Geologist Doyle Wilson has worked for Lake Havasu City for almost 10 years as water resources coordinator. He also teaches part time at ASU Colleges at Lake Havasu. Before participating in a panel on the future of the Colorado River, he talked about his favorite rock, his geological vanity license plate, and how he wastes water in the Zócalo green room.
What do you eat for breakfast?
It changes, but during the week, it’s oatmeal, toast, and milk.
If you didn’t live in Lake Havasu City, where would you be?
That’s a hard question, actually, because there are a lot of places I would like to live. We lived in Portland, Oregon before we moved here, so back to Portland would be nice.
What’s the ugliest tie you own?
[Laughs.] Number one, I hate ties, and I wear one maybe once every five years. [Points to the tie he has on.] It’s kind of maroonish, and it’s got squares and other squiggly things on it, and I don’t like it much.
What was the most important year of your life?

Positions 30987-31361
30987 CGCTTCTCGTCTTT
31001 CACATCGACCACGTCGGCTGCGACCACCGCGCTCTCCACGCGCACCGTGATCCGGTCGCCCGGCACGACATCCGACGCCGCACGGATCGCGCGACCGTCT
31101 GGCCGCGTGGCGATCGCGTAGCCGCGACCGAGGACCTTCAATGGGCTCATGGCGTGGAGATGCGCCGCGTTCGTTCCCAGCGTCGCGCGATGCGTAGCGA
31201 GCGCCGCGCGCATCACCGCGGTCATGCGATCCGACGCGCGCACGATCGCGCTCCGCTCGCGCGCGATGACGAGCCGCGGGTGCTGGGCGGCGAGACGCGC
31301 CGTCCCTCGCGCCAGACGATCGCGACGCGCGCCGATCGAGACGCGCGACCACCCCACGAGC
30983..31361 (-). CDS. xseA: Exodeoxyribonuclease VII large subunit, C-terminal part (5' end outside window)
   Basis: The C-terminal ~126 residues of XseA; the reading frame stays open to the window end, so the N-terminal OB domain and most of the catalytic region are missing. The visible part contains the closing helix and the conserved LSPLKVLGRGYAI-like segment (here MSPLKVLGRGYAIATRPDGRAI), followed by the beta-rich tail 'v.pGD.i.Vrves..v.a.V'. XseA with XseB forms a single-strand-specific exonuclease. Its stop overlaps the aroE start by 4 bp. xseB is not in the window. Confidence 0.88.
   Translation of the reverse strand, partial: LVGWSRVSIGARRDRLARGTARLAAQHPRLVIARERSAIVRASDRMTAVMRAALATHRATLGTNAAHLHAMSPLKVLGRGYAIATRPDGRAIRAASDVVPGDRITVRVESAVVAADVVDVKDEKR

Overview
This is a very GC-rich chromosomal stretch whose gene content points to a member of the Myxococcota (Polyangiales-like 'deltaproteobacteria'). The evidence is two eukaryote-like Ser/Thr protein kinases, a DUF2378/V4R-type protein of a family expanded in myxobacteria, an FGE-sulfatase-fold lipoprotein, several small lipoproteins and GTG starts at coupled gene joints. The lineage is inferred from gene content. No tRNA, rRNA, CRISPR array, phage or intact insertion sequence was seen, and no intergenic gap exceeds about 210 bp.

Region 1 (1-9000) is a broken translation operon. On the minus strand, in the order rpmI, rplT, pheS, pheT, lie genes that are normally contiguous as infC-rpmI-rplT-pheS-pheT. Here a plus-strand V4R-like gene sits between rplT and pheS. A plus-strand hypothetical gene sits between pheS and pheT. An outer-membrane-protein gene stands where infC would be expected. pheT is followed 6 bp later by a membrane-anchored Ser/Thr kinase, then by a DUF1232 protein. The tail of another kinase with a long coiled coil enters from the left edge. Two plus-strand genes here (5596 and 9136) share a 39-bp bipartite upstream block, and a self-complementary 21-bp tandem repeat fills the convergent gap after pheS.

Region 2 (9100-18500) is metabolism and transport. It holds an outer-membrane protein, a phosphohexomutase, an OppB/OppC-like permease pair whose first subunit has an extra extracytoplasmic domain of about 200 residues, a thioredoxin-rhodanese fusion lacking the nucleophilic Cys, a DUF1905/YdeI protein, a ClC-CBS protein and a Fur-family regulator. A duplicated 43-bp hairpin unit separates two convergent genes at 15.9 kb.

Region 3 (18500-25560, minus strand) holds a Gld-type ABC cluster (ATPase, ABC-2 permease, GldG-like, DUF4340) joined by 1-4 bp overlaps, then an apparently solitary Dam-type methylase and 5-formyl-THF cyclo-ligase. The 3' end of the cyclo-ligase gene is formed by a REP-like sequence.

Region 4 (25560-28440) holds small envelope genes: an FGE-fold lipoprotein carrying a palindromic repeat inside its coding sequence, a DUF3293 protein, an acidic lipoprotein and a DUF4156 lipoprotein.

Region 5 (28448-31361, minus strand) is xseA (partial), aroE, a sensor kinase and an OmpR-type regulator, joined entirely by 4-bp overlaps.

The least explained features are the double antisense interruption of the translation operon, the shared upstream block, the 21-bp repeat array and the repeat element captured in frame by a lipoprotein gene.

My wife will kill me if I don’t say our wedding year, 1981.
What’s your least favorite household chore?
Picking up dog poop.
What’s your most wasteful use of water?
Over-irrigation. We’re actually starting a program on that to educate more people on their over-watering.
Where do you go to be alone?
Outdoors someplace. You can do that easily out here. It’s very nice.
When’s the last time you broke a sweat?
This morning. Exercising.
What’s Arizonans’ biggest misconception about water?
I think for a lot of people it’s the expectation that it’s going to come out of the faucet every time. They think we have plenty.
What’s your favorite rock?
I would say fossiliferous limestone. My license plate says “Eocene,” a geologic time period 38 to 55 million years ago. That’s when modern life forms we know today started to make their form as we see them. The first horses had five toes, not one—but you could recognize them as horses, for example.